Emily Sikazwe: A woman to celebrate
Published on Thu, 2013-03-21 11:11
Dr. Emily Sikazwe, former SW Coordinating Committee co-chair, was selected as exceptional women to celebrate International Women’s Day and also to launch VIDEA’s 35 profiles of exceptional women.
This year the Victoria International Development Education Association (VIDEA) is celebrating its 35th year. On International Women's Day, VIDEA launched a project to mark the crucial role of women in development.
Emily, who is an internationally recognized leader in gender equality in development and the CEO of Women for Change in Zambia, was interviewed.
Throughout her courageous campaign for gender and human rights, Dr.Emily Sikazwe has maintained an unwavering voice for marginalized people –in the face of intimidation, violence, and denial of democracy rights. Emily built the Zambian NGO, Women for Change, into an organization promoting the rights of women and men, benefiting over 330.000 rural Zambians.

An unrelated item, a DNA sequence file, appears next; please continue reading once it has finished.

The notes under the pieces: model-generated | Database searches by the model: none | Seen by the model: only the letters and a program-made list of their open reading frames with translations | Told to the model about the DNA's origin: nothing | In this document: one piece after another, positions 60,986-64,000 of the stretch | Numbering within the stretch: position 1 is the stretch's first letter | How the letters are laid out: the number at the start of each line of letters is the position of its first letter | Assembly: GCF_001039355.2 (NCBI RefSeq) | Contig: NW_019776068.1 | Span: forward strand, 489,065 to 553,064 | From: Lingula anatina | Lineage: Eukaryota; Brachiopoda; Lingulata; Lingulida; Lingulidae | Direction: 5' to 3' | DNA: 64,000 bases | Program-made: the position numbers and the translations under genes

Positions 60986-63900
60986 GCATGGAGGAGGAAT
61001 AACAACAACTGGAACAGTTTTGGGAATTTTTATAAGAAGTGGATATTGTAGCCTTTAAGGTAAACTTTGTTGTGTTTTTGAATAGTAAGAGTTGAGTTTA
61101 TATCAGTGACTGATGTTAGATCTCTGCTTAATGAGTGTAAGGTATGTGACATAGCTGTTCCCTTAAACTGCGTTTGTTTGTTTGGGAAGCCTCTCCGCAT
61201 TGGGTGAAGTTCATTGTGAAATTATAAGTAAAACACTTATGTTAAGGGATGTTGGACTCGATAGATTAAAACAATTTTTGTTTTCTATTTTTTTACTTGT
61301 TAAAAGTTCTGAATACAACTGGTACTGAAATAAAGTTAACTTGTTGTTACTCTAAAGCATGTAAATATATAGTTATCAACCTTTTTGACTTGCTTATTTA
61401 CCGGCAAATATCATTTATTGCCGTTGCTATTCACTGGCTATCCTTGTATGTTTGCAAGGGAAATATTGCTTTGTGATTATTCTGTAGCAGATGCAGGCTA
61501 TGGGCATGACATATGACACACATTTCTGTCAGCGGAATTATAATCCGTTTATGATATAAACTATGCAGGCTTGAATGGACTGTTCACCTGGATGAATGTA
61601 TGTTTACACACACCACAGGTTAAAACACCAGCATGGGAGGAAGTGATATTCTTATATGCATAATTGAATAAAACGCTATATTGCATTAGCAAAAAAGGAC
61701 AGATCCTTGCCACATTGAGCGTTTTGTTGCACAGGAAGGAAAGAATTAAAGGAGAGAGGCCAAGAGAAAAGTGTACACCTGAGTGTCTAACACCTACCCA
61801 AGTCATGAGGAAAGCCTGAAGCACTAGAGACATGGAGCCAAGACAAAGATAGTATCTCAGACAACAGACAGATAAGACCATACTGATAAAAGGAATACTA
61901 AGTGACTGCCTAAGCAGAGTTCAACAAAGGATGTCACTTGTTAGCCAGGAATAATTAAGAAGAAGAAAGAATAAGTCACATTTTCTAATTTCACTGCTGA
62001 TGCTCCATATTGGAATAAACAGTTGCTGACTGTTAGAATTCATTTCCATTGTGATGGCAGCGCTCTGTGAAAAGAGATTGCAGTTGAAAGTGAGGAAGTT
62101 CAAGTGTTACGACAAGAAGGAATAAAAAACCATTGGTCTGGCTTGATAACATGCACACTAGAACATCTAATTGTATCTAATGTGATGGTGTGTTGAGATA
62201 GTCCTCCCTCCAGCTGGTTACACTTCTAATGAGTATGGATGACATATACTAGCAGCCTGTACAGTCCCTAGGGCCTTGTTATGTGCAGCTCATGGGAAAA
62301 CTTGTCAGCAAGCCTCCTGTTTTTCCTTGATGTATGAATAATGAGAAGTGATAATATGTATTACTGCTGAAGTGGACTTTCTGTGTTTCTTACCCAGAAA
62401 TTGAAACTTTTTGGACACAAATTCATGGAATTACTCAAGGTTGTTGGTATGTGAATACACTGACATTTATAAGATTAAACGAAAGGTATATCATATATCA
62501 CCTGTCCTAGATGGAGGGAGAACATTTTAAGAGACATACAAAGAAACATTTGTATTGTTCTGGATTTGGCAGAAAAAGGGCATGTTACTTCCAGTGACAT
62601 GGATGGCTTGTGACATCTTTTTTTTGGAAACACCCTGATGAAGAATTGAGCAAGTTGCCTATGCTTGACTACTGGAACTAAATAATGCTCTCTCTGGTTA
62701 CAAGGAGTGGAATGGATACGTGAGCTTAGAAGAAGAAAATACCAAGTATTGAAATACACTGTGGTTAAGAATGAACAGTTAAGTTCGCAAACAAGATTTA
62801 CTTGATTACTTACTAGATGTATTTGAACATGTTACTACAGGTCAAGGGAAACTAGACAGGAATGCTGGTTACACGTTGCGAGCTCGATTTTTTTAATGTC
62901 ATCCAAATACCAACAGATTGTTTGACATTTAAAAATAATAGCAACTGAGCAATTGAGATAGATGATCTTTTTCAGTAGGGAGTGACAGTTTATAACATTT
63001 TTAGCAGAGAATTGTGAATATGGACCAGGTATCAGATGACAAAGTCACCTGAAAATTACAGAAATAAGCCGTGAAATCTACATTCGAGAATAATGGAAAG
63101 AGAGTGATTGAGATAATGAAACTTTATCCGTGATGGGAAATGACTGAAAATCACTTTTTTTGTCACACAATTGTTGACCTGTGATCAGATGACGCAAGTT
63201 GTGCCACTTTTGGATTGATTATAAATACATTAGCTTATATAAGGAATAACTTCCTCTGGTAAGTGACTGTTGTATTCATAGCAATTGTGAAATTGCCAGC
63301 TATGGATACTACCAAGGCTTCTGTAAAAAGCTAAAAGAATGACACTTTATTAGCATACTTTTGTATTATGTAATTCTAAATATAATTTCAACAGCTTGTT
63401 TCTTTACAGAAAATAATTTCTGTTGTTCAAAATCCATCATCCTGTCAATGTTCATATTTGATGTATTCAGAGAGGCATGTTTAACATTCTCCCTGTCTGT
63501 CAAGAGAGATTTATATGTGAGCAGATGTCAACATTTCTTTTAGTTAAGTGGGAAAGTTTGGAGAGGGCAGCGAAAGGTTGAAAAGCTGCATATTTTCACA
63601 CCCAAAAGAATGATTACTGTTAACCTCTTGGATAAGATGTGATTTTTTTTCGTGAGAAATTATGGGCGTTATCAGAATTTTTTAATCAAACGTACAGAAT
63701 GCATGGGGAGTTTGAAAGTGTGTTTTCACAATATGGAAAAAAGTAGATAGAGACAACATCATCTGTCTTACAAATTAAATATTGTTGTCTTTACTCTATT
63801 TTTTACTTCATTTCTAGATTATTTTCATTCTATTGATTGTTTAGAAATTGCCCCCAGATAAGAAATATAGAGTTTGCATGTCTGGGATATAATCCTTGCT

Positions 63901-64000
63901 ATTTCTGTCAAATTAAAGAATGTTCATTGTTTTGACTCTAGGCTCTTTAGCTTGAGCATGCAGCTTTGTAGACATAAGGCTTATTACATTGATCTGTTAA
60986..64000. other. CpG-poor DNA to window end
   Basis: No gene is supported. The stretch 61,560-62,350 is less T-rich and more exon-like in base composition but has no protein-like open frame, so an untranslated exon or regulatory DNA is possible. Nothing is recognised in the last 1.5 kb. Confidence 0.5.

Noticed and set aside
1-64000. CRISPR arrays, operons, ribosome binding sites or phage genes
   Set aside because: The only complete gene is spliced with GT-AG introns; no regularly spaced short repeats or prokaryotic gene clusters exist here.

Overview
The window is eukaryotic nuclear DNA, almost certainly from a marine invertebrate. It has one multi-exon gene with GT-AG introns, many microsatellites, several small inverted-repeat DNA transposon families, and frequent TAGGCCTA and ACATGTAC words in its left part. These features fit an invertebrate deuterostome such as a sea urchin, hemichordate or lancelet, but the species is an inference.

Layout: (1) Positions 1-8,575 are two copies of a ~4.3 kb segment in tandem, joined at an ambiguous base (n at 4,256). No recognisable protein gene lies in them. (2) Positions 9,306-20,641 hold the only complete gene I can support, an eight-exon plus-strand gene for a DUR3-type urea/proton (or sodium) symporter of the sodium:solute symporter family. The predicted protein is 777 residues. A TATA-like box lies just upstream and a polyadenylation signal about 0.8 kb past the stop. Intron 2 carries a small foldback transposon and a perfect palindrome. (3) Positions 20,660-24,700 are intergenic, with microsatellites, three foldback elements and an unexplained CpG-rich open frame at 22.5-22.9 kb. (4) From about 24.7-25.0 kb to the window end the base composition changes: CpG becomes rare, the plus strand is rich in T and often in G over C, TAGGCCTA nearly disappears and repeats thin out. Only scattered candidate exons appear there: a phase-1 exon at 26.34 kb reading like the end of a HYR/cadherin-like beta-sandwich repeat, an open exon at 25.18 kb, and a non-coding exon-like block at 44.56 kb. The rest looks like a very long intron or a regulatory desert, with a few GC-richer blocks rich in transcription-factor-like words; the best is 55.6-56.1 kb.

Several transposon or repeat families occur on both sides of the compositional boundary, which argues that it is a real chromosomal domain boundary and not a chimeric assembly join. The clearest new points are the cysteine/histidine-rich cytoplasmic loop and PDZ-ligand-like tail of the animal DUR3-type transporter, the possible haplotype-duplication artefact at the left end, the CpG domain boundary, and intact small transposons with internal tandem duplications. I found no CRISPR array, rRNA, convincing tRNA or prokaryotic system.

What in your opinion is the role of women in community development?
Historically women have been the centerpiece of community development, in the home, our communities, our churches – the nerve-centre. This role of women can never be over-emphasized, it is as simple as that. This is why Women for Change (WfC) insist that women and men are equal partners in development when it comes to our programming.
What is your motivation/inspiration?
I am inspired by the need to give back to communities that have given me so much, I learned this from my grandmother and mother. Rural communities made me who I am and they inspire me to do everything possible to give back to them.
How would you describe yourself?
I am a person who is touched deeply by the situation that rural communities find themselves in – the material poverty, the poverty of the mind, the rural isolation. I am touched by the child sitting on the street when they should be in school, the women with the baby on her back who is selling produce for a few pennies on the street when they should be able to tend to their baby; and I am humbled to have a role that works to help people like this to realize their gender and human rights and to improve their own situations. I am proud to be able to walk alongside the poor and downtrodden.
Source: VIDEA Victoria International Development Education Association